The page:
More and more organizations are using computer-based training (CBT) modules. Most started using them for OSHA-required yearly refresher training. The CBT approach had some advantages: workers could attend individually rather than in a classroom with multiple students and an instructor; the individual training approach caused less disruption of business activities than a classroom approach; the training was self-paced so everyone could move through the materials at their own pace; the modules could include testing for knowledge levels; and the CBT could keep current rosters of who had completed the various modules.
Then organizations expanded the use of CBT into more questionable areas. Along this path, someone forgot that CBT is education; not training. You can impart information via computer but you cannot build manual skills. Relying on CBT to teach manual job skills or even basics such as fire-extinguisher use is only a partial approach. Students end up having knowledge without skills. If the CBTs are followed up with on-the-job training or classroom simulations, the knowledge can begin to be translated into skills. Without such follow-up, CBTs can simply create a false sense of competence that can, and has, resulted in serious safety incidents.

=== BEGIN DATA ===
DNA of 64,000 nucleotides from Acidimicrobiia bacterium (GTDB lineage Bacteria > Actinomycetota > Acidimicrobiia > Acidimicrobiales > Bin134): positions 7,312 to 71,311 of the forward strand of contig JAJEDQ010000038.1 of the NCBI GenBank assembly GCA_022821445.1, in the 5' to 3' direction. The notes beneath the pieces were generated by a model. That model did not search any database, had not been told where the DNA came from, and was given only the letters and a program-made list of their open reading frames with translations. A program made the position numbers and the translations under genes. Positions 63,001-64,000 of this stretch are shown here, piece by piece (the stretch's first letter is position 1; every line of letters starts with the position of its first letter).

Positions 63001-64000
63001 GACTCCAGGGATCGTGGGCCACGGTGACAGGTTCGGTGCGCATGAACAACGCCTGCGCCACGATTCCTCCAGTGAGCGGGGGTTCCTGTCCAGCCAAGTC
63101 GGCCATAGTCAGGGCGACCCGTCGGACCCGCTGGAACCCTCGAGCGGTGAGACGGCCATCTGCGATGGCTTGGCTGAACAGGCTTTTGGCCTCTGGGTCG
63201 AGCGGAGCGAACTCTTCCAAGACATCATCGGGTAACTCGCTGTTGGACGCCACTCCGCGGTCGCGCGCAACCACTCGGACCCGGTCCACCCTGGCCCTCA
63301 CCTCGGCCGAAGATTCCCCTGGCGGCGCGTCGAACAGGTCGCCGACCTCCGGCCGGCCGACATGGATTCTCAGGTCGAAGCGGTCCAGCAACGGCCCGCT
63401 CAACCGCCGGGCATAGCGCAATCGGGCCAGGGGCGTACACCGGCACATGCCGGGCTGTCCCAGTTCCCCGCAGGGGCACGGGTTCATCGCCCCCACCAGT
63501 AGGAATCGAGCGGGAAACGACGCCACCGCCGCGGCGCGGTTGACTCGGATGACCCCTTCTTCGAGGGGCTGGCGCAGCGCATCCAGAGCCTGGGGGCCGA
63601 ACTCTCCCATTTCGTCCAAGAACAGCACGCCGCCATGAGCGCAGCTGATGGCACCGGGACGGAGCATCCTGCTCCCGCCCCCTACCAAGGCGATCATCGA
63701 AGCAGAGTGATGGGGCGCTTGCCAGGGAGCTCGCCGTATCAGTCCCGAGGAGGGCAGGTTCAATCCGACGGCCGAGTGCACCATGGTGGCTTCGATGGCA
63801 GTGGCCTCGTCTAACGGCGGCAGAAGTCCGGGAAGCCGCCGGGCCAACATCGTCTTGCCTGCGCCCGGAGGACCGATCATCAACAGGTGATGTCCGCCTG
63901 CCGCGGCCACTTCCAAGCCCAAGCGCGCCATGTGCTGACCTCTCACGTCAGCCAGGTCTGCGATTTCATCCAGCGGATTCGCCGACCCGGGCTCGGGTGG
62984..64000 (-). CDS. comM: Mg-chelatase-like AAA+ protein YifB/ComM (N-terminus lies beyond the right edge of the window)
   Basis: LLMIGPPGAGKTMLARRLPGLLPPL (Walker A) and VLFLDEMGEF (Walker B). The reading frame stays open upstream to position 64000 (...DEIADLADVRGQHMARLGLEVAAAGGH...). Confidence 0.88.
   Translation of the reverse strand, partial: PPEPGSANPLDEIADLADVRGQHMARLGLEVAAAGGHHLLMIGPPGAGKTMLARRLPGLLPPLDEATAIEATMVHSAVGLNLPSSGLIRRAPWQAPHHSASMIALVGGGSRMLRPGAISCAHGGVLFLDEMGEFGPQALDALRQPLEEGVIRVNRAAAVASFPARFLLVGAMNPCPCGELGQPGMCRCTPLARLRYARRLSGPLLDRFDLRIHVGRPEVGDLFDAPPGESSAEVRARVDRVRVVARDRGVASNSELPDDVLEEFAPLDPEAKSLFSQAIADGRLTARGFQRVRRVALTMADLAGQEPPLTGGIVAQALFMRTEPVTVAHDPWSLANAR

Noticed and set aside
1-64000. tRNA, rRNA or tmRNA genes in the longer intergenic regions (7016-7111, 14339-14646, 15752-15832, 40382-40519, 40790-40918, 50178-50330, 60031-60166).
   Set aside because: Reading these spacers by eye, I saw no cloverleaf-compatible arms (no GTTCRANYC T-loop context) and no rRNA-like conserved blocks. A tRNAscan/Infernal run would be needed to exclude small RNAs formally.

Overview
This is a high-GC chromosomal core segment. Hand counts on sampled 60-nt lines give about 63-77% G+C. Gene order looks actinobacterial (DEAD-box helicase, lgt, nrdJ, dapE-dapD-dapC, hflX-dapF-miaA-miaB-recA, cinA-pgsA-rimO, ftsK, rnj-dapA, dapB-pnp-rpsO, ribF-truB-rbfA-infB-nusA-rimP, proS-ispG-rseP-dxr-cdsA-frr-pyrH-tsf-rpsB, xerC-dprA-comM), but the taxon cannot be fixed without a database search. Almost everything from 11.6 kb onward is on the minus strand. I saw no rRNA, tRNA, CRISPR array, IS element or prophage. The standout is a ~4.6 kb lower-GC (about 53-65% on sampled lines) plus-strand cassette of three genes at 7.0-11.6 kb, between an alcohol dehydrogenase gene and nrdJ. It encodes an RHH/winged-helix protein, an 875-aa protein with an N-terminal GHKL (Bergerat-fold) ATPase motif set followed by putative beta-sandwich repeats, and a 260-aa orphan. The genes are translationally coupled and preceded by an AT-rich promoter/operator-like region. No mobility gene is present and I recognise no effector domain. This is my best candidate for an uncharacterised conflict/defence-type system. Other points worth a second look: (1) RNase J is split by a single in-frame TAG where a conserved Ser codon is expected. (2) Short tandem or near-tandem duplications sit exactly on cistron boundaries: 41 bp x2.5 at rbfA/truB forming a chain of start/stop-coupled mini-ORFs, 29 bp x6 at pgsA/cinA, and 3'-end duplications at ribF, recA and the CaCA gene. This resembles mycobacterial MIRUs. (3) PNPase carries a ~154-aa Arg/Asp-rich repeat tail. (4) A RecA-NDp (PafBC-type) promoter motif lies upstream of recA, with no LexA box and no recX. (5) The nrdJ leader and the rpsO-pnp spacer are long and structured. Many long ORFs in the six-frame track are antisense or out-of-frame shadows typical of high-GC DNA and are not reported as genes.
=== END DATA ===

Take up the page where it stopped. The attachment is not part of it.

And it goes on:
-Terry L. Mathis
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Terry L. Mathis is the founder and CEO of ProAct Safety, an international safety and performance excellence firm. He is known for his dynamic presentations in the fields of behavioral and cultural safety, leadership, and operational performance, and is a regular speaker at ASSE, NSC, and numerous company and industry conferences. EHS Today listed Terry as a Safety Guru in ‘The 50 People Who Most Influenced EHS three consecutive times. He has been a frequent contributor to industry magazines for over 15 years and is the coauthor of STEPS to Safety Culture Excellence (2013, WILEY).